A man was shot in the leg in broad daylight, reportedly in the presence of a nearby uniformed police officer, and robbed of a large amount of cash just outside FNB in Morgan Street. The incident occurred on Friday afternoon, the 11th of November at around 13:30 when the victim, a man in his 50’s was underway to deposit cash for his employer.
“I regularly deposit money for our company and usually use alternative routes and different banks in the area. I make sure to hide the money very well and look very inconspicuous as I know the risks,” the man explained whilst speaking to Bulletin from his gurney in the casualties ward at Van Velden hospital.
According to the victim who requested anonymity, he was walking down Morgan Street towards FNB when he noticed two young African males approaching from the front. Both men were carrying 9mm pistols in their hands and were looking straight at him. As he passed one of the electronics stores near the bank, the two men pushed him into the alleyway and one of the assailants pointed the gun at his chest and pulled the trigger.
“There was no bullet in the chamber and all I heard was “click-click” and no gunshot. This led me to believe it was a toy gun and so I fought back, wrestling my attackers to the ground where the other guy pulled the trigger on his own pistol and two shots rang out. I didn’t know that I had been shot in the leg, but the robbers grabbed the money. I managed to grab my phone out of the hands of one of them as they turned and walked off. That’s when I felt the warmth down my calve, looked down and saw I was shot.”
The victim called his wife who rushed over to his side from her place of employment a short while away in the same vicinity of the bank. Some bystanders assisted the victim and the police and emergency services were summoned. According to the victim, a uniformed police officer was inside the bank’s ATM section at the time of the shooting. He said that he saw the police officer exit the building moments after the shooting, look at him on the ground, and climb into his vehicle and drive off.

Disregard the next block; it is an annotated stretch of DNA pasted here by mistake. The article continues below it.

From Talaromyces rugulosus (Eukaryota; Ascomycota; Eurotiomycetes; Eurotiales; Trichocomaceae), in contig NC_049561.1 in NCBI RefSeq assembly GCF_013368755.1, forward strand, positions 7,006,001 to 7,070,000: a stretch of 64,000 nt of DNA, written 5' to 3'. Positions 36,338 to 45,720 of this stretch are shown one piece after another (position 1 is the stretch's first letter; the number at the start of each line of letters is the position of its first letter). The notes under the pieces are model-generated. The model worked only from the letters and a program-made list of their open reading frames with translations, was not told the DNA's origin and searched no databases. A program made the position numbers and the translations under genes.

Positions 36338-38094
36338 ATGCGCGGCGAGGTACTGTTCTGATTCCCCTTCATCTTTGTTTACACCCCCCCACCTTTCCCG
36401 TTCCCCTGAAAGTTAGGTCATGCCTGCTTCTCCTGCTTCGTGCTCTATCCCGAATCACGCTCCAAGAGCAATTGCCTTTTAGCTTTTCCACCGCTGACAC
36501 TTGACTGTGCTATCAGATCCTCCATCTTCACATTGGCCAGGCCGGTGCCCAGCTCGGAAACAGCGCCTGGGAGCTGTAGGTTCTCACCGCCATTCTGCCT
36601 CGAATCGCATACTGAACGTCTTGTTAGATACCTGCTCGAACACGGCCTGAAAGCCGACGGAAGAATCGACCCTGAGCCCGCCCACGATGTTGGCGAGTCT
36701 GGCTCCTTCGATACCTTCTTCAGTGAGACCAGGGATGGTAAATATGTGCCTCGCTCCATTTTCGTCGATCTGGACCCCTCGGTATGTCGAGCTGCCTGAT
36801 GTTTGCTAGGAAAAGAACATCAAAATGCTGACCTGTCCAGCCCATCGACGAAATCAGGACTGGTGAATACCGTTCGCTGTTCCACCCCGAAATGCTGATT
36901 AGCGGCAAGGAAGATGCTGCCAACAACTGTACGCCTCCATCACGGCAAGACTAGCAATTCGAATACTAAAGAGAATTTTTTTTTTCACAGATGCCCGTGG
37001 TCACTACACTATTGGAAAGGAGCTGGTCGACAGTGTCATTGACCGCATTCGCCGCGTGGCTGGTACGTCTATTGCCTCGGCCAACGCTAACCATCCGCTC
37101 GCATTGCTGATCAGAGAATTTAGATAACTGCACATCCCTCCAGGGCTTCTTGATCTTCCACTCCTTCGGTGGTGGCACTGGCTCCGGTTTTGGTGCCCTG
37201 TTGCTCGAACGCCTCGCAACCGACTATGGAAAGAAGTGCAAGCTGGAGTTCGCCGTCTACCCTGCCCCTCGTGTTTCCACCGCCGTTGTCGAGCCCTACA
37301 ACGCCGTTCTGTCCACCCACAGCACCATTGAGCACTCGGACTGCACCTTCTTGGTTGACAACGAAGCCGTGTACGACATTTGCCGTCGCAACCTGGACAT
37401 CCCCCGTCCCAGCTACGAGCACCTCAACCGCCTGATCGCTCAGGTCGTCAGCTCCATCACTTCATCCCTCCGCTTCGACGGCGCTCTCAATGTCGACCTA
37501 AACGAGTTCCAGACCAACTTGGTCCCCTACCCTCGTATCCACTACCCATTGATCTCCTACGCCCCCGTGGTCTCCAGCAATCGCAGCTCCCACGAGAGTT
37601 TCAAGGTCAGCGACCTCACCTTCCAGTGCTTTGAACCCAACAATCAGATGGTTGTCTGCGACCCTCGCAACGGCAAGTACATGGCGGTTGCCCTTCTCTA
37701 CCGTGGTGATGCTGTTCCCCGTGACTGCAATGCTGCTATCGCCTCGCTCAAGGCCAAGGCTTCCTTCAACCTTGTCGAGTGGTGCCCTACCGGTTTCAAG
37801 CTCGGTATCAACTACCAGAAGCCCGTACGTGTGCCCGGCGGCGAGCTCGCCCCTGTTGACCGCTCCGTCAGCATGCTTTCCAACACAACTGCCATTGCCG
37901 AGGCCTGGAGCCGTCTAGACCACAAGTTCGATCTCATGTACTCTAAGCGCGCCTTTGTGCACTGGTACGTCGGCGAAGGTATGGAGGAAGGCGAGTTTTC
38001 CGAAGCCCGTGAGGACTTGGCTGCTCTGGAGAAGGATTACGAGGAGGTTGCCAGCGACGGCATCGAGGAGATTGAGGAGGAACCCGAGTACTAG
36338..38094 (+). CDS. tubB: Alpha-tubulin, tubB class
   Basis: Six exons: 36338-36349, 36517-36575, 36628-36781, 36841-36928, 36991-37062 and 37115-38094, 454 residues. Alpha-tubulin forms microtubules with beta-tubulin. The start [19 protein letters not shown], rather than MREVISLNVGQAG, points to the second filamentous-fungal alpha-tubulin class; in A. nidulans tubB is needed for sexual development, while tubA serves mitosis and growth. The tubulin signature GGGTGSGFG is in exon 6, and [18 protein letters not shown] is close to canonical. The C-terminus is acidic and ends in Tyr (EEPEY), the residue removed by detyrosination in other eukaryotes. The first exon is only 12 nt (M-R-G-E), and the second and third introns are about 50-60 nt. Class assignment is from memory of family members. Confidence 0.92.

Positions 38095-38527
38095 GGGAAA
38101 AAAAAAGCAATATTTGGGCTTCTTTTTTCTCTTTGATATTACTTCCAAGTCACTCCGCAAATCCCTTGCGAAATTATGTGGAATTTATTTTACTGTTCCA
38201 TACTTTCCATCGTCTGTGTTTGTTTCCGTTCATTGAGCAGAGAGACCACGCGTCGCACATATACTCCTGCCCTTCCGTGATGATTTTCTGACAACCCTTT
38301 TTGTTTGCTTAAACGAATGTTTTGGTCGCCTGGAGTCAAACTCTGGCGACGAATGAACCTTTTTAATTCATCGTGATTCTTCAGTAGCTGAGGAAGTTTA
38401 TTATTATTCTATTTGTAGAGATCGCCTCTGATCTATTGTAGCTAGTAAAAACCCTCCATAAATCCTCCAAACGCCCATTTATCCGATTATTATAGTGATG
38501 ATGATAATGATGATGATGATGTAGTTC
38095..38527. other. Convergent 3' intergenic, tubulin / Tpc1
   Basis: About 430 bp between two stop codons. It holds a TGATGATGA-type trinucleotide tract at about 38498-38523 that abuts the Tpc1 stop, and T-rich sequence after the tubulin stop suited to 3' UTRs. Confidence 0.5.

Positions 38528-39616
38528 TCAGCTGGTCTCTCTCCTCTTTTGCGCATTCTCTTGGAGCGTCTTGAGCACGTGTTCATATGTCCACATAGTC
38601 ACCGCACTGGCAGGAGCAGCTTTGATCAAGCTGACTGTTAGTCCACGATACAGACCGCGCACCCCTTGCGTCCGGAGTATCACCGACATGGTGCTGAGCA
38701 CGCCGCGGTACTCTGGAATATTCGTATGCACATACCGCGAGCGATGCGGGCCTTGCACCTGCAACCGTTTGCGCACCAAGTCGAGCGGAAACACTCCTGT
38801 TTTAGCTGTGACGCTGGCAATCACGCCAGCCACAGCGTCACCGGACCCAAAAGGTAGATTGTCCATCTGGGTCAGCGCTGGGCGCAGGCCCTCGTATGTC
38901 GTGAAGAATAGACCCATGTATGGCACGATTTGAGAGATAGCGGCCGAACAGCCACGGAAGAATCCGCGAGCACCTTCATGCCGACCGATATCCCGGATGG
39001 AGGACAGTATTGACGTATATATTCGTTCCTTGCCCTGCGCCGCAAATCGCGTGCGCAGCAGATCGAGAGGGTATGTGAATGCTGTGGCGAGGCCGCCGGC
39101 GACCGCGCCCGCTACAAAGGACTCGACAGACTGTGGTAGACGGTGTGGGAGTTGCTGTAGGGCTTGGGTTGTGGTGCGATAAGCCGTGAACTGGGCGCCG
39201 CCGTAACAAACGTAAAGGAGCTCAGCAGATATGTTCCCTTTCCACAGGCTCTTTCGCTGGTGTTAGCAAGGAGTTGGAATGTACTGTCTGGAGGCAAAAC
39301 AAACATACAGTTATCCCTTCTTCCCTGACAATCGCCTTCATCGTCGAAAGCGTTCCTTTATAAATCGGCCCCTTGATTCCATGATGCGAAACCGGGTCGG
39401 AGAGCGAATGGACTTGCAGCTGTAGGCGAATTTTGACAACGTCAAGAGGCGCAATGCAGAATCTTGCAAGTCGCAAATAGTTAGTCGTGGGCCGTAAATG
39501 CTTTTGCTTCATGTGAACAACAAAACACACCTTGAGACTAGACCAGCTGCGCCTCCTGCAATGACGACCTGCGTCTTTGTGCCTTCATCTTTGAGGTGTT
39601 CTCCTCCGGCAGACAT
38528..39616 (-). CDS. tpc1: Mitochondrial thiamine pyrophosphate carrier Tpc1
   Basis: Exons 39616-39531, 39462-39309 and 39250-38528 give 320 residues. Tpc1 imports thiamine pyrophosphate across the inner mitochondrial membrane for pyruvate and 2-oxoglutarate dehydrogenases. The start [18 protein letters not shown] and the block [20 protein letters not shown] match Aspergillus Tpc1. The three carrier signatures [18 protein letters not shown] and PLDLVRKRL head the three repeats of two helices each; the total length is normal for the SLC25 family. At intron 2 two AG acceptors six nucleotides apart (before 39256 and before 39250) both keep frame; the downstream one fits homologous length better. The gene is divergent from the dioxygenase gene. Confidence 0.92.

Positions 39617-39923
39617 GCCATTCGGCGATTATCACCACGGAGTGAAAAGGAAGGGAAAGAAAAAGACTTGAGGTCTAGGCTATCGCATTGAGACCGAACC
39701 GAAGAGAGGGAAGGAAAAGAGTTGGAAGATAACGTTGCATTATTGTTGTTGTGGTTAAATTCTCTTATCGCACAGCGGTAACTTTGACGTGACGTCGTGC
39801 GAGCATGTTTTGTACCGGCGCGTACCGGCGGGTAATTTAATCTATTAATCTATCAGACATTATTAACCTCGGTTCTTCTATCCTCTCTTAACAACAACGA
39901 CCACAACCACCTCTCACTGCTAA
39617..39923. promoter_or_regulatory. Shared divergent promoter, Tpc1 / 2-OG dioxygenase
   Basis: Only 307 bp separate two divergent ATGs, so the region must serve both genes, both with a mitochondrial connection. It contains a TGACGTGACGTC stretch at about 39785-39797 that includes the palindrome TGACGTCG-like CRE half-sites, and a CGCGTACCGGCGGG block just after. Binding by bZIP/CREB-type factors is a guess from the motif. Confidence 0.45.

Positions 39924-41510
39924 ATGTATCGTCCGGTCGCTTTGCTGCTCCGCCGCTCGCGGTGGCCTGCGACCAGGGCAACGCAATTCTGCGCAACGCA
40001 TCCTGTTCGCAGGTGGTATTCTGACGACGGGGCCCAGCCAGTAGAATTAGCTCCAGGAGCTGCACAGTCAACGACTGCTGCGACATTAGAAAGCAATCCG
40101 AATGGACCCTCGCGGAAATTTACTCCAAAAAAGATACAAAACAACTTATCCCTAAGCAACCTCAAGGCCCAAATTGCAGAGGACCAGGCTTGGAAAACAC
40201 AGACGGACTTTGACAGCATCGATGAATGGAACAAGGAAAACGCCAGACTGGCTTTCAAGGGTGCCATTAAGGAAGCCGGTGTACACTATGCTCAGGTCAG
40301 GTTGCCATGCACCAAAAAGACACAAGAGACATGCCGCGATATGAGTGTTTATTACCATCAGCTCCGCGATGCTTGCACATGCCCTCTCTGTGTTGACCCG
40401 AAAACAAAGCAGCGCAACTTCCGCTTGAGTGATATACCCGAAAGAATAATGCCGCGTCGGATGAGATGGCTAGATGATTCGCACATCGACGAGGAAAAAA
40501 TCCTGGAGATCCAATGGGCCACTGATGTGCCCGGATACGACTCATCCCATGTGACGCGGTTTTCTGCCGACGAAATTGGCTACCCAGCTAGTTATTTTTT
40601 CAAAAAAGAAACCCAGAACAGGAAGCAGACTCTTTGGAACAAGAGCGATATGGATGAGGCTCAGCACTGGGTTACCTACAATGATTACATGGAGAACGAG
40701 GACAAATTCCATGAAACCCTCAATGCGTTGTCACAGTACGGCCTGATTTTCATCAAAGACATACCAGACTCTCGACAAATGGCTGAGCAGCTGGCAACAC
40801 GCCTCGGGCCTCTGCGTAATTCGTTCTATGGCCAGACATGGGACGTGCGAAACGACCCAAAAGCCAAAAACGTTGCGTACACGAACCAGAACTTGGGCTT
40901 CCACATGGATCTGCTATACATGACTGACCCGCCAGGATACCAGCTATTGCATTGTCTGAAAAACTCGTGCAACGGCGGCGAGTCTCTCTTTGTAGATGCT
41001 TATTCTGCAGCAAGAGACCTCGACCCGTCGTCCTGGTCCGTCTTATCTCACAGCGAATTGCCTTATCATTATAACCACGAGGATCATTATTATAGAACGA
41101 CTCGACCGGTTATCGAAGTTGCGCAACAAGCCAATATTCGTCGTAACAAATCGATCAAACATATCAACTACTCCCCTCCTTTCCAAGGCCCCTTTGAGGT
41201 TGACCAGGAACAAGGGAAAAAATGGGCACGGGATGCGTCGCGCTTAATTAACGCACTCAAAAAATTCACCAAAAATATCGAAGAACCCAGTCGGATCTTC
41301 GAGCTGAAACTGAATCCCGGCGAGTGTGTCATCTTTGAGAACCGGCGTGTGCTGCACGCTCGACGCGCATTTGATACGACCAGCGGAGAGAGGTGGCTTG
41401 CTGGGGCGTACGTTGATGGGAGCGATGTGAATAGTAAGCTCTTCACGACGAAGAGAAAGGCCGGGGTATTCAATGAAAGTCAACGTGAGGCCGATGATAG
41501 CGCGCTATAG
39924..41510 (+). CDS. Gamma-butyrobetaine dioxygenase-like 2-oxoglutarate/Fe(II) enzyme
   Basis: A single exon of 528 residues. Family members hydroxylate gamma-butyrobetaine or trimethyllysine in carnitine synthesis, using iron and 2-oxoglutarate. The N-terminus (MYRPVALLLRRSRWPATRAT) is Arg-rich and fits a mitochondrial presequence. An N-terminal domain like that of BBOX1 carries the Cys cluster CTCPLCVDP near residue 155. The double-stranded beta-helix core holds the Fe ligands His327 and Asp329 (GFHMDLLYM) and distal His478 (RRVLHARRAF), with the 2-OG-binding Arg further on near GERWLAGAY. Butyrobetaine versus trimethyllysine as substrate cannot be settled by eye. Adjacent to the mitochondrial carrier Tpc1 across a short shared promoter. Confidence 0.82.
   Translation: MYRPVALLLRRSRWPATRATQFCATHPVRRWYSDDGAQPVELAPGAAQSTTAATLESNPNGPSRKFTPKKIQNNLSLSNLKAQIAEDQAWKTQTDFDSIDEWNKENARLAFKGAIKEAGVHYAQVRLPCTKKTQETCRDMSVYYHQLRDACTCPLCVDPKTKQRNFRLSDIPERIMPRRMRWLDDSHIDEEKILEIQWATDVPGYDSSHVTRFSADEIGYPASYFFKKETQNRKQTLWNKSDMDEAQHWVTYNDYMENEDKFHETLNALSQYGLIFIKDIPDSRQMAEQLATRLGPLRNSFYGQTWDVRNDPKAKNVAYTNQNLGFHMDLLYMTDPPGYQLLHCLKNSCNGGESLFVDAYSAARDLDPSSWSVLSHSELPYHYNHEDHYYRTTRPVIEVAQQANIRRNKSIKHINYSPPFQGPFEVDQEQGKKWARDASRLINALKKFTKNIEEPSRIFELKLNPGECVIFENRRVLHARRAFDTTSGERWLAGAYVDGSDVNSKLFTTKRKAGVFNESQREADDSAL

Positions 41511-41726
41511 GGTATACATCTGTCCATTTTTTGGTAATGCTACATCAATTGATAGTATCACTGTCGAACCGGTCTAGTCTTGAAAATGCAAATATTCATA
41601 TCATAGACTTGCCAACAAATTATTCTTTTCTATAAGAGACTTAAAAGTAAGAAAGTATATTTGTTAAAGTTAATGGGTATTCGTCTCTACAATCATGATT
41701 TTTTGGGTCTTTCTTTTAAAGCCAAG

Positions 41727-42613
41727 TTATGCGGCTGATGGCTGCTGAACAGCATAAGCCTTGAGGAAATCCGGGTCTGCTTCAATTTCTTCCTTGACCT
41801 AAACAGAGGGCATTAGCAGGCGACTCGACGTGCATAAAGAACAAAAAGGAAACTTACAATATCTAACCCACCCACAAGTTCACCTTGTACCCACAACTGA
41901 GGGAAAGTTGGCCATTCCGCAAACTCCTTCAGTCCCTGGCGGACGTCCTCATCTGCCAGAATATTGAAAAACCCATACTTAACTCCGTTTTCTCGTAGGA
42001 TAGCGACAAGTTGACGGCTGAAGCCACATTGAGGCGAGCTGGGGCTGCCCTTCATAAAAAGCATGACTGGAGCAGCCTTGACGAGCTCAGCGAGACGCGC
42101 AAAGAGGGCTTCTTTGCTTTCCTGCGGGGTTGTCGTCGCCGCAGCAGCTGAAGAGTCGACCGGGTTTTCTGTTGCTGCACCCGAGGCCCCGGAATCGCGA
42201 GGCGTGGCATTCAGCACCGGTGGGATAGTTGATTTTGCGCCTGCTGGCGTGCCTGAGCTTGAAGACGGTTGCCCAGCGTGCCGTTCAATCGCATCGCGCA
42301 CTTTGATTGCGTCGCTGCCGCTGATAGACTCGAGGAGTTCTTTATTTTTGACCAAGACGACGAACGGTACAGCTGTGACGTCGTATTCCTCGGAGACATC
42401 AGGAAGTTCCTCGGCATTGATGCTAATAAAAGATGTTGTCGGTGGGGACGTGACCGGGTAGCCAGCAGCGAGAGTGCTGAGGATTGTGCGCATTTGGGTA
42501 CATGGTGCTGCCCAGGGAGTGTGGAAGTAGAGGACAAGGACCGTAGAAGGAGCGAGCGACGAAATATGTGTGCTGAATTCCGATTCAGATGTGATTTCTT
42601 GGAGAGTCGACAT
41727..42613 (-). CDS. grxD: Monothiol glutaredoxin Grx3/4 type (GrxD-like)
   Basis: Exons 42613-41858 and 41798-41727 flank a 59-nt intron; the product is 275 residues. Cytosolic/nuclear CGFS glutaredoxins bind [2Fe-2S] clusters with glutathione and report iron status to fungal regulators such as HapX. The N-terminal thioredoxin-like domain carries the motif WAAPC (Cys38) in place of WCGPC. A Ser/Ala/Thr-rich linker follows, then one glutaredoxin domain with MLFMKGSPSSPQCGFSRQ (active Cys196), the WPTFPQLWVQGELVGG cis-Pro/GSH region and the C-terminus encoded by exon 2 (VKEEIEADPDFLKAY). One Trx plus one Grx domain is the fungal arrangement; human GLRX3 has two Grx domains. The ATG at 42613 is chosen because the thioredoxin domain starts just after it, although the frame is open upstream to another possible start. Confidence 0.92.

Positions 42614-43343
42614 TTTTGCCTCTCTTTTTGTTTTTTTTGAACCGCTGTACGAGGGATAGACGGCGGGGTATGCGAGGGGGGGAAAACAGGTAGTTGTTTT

Shockingly, in most of the retail outlets along Morgan Street, there are security guards stationed at the entrances. Not one of these security guards pushed a panic button or tried to assist the victim. Witnesses told Bulletin that the two assailants walked across the street after they shot the man, climbed into a white Toyota Corolla and drove off as if nothing had happened.
In the meantime, the victim was treated at Van Velden hospital for a gunshot wound, but x-rays revealed that shrapnel from the bullet was scattered throughout a large portion of his calve and so he was admitted and kept overnight. For a reason not quite clear, there was no operation performed and he was sent home the following day with a course of antibiotics. “I was told I faced the threat of lead poisoning and so I needed to finish my antibiotics first.”
A case was opened at the police station and at the time of going to print there have been no arrests. We received cctv footage from one of the retailers near the bank upon which the two robbers are seen robbing another victim a week or so prior to this latest incident, at the same spot right in front of the bank. They are seen running across the road, splitting up and entering two different retailers. A few minutes later they exit and a white or grey(ish) coloured Toyota Corolla pulls up and they enter and drive off.
One of the medical staff at Van Velden told Bulletin that they have treated three similar victims in their casualty ward in the last few months. There story is eerily similar.
There remains a number of unanswered questions which include why these two suspects have not yet been apprehended, or why the police have not been able to trap them or track their vehicle which is clearly visible on the cctv footage. Given that the incident occurred less than a kilometre from the Tzaneen police station, it begs the question why a “manhunt” has not yet been initiated considering the frequency of these brazen attacks. Lastly, and arguably most concerning, is why the uniformed police officer did nothing to try and help the victim, or at least call for backup to try and apprehend the criminals through roadblocks?
At the time of going to print the victim said that he was in a tremendous amount of constant pain and that he would be returning to Van Velden for further check-ups. This is a developing story and we will follow up in the next edition.